The Buzz caught up with Alan Merten, 69, who is leaving the presidency of George Mason University next June after 16 years.

Merten, who earns about $750,000 a year in salary and incentives, grew the GMU budget from $200 million to $900 million during his tenure, and boosted enrollment from 22,000 to almost 34,000.

He is a computer scientist by training and a former business school dean (University of Florida, Cornell). Here are some snippets from our conversation.

Any scoops?

We are seriously looking at having a physical presence in Tysons Corner. I anticipate management and information technology courses will be taught there.

Biggest mistake?

Not recognizing right away how important it was to thank and motivate people.

Biggest accomplishments?

Recruitment of talent to the university. I am known as ‘The Closer.” Among others, I brought Lance Liotta and Chip Petricoin, two guys from the National Institutes of Health, here to lead the microbiology department.

Yes, but you lost basketball coach Jim Larranaga (to the University of Miami) and professor Richard Florida (to the University of Toronto).

I was sad to lose Jim, and it’s great to have [new coach] Paul Hewitt.

When is GMU going to get a big-time college football team?

Not as long as I’m president. So few universities with football teams even get close to breaking even. If you are not careful, it takes away from the academic mission.

What needs to be done to improve the local economy?

We have got to work harder to attract Fortune 500 companies. We went through a period of time when we lived on our past successes. We are not aggressive enough.

What will you be doing after you leave?

I’m going to have a university appointment and probably teach some classes on leadership in higher education. I’m on a couple of boards and am probably going to join one or two more.

A bouquet for H. Bloom

Tiny Jewel Box and the national flower service H. Bloom hosted the release of Nancy Clarke’s new book, “My First Ladies,” which documents her time as the chief White House florist through six administrations. Everyone was hitting up Clarke for some inside gossip, but we hear she didn’t give it up. Suppose that’s a job requirement.

Former White House Social Secretary Amy Zantzinger (Bush II) hosted with TJB President Matthew Rosenheim and H. Bloom D.C. head Sean Wainwright , a former attorney who was tapped to run H. Bloom’s Washington business.

The Oct. 12 event kicked off TJB’s holiday shopping season and marked H. Bloom’s entry into this market.

The Buzz Hears:

The Ritz-Carlton Georgetown is closing its Fahrenheit restaurant and turning it into permanent banquet rental space known as — you guessed it — the Fahrenheit Ballroom. The transformation will be unveiled Nov. 1.

Local investor Manny Friedman is making the rounds on Capitol Hill, where he has met with Rep. Jim Moran (D-Va.) and Sen. Mark Warner (D-Va.), to talk about his fix for the housing crisis. Friedman also met with Jeff Zients, formerly of the Corporate Executive Board and now deputy director of the Office of Management and Budget.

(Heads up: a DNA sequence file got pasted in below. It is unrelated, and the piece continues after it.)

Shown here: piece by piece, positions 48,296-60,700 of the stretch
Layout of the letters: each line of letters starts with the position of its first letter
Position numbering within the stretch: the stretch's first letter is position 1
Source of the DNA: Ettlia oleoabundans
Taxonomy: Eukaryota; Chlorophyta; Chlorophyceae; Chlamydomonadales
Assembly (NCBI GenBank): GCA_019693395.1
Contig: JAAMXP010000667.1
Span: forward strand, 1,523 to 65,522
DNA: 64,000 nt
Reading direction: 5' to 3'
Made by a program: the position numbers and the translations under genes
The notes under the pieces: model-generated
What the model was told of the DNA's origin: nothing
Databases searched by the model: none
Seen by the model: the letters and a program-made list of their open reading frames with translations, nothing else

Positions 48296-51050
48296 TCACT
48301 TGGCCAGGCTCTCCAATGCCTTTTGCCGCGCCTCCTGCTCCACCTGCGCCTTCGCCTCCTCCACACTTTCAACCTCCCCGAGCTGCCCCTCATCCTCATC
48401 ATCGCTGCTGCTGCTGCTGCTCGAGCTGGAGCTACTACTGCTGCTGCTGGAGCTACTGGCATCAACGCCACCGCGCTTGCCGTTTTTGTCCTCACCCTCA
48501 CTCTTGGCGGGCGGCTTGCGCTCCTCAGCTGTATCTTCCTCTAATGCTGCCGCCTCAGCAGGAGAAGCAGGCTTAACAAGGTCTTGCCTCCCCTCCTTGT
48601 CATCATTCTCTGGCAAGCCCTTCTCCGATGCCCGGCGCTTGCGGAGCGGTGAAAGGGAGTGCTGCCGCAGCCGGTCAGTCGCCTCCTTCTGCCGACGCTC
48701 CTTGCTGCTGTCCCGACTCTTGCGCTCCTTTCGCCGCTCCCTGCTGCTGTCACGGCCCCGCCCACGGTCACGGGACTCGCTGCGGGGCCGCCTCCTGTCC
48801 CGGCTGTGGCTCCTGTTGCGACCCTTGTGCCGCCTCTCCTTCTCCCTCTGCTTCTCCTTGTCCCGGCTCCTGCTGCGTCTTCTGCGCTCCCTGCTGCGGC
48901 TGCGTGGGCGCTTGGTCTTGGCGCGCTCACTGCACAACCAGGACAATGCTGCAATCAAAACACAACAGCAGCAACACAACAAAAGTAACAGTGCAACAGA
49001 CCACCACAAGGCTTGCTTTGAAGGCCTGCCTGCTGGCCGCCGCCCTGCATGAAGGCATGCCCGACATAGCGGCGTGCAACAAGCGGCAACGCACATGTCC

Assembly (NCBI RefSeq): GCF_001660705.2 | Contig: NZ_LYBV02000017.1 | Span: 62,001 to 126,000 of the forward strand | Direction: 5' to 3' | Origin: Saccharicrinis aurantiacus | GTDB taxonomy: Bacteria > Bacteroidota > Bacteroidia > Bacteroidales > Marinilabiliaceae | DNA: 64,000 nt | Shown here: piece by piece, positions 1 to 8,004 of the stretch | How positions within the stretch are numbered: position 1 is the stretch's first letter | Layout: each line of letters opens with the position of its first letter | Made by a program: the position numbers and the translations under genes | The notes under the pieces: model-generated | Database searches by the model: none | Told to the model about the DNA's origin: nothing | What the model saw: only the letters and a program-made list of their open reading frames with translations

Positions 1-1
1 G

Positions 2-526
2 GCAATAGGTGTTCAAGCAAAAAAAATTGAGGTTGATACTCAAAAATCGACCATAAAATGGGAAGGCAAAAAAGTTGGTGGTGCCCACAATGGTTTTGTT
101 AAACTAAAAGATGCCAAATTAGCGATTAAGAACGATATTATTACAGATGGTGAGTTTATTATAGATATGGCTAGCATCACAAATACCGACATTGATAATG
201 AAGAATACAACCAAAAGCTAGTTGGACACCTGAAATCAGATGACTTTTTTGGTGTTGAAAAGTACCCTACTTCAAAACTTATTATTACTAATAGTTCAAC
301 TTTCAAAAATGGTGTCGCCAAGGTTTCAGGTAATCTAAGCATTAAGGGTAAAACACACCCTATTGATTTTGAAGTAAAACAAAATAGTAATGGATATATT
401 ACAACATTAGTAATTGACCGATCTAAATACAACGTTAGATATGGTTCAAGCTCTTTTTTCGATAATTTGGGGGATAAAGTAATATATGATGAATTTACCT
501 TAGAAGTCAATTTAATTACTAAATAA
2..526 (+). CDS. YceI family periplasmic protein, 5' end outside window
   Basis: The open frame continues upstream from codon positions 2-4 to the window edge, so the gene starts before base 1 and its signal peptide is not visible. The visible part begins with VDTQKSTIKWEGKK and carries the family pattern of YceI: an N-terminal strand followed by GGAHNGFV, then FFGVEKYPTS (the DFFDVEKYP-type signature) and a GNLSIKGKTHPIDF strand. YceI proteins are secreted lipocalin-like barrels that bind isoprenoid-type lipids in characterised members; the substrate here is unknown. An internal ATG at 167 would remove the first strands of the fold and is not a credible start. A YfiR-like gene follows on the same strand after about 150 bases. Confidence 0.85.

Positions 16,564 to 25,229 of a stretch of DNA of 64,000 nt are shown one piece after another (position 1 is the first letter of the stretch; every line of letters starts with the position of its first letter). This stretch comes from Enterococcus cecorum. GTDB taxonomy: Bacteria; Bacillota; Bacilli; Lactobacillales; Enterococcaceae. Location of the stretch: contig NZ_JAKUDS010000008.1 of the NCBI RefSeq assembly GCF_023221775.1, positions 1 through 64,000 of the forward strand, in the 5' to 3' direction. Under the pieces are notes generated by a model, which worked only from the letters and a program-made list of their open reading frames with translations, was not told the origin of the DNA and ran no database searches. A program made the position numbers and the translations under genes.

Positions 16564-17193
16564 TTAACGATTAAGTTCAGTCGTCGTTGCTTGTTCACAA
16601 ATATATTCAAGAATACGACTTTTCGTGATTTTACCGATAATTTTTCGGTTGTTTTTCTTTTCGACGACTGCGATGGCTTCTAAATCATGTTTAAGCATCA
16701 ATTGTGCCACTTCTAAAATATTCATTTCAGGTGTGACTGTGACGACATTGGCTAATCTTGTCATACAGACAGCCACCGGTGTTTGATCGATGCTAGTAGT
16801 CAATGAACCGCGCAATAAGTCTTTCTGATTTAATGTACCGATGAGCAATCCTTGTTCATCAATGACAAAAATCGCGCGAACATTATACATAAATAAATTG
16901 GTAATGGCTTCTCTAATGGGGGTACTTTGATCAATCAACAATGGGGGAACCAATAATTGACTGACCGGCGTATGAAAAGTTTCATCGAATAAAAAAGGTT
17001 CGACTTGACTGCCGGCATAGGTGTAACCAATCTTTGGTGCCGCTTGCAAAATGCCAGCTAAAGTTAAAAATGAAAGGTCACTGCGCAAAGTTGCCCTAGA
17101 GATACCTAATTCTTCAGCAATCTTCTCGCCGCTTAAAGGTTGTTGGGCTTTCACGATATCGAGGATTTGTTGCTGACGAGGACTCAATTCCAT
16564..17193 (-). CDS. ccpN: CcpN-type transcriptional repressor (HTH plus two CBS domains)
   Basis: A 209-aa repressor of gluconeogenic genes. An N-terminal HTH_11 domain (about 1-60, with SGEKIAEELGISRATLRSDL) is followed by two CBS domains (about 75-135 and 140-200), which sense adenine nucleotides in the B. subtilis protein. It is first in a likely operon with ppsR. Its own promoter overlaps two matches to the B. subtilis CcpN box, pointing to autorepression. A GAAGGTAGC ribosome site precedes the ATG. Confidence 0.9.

Riot Act, the new comedy club owned by restaurant entrepreneur Geoff Dawson, has stolen Heather Westrom from The Nationals baseball team to help run in-house events. The Fan — the 106.7 radio station — already has booked the E Street NW club for its Super Bowl party with The Junkies.

Germantown-based Earth Networks has nailed another five-year contract with the Maryland Emergency Management Agency to supply technology to aid emergency management operations throughout the state. Public agencies use Earth Network’s hyper-local weather stations to track severe weather. No details on the deal size.

RideCharge , the Alexandria-based startup responsible for Taxi Magic, the iPhone and Android app that allows people to book taxi rides on the go, has signed deals with 20 new taxi fleets since summer, bringing its U.S. network to 75 fleets. Taxi Magic has added 10 employees since August, increasing the staff to 25. The company was founded by serial entrepreneur T om DePasquale.

Times Square it ain’t — at least not yet

Ted Leonsis wants to put some bright lights on the Southwest corner of his Verizon Center.

His Monumental Sports & Entertainment , the holding company for the building, the Capitals and the Wizards, has applied to the District government for a zoning variance that would allow a big sign for the corner of 7 and F streets NW.

“We would like to put digital displays on it,” said Monumental executive vice president Randall Boe. “We would sell ads on it, starting with sponsors from inside the building.”

Boe said the sign should draw more people, more tourists and more nightlife to Gallery Place.

And how big a screen would that be?

Boe said they haven’t decided.